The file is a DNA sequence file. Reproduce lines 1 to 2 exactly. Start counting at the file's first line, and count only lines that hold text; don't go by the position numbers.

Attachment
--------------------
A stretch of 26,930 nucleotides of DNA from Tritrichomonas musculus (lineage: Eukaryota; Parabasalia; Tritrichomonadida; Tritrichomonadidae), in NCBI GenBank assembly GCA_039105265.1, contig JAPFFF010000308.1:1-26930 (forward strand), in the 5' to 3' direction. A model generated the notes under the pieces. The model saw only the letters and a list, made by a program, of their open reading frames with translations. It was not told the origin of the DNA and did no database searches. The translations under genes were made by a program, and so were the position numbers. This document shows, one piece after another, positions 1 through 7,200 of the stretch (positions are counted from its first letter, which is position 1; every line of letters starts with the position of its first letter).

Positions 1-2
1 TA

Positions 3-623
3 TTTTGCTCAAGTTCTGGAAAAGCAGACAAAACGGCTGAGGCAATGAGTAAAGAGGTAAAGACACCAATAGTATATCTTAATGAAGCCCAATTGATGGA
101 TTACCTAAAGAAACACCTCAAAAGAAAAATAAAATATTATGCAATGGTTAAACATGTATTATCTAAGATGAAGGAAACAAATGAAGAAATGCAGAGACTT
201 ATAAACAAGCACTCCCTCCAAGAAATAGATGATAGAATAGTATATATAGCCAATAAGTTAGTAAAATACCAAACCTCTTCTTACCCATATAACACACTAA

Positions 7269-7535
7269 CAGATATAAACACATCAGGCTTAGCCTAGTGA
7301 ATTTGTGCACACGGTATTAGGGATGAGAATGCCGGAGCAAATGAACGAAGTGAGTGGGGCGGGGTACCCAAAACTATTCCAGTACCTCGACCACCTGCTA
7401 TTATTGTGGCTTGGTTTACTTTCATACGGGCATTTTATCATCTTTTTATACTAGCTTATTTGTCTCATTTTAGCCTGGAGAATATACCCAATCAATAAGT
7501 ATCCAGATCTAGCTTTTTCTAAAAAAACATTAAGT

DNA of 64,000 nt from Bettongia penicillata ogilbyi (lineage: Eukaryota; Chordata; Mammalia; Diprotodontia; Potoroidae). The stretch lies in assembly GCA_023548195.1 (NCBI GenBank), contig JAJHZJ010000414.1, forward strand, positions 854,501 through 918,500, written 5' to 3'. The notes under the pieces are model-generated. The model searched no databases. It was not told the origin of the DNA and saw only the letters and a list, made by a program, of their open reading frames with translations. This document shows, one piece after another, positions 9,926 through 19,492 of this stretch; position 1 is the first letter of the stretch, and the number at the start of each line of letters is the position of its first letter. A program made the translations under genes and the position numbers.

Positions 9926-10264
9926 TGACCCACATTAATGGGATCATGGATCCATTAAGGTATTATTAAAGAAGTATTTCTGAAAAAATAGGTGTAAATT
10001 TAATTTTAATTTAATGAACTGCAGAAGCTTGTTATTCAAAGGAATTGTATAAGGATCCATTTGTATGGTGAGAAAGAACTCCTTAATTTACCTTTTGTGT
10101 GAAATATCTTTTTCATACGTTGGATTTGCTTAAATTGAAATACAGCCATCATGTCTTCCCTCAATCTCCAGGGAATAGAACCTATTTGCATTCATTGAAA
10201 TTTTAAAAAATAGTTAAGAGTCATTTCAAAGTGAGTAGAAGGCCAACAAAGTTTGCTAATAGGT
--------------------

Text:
A stretch of 26,930 nucleotides of DNA from Tritrichomonas musculus (lineage: Eukaryota; Parabasalia; Tritrichomonadida; Tritrichomonadidae), in NCBI GenBank assembly GCA_039105265.1, contig JAPFFF010000308.1:1-26930 (forward strand), in the 5' to 3' direction. A model generated the notes under the pieces. The model saw only the letters and a list, made by a program, of their open reading frames with translations. It was not told the origin of the DNA and did no database searches. The translations under genes were made by a program, and so were the position numbers. This document shows, one piece after another, positions 1 through 7,200 of the stretch (positions are counted from its first letter, which is position 1; every line of letters starts with the position of its first letter).

Positions 1-2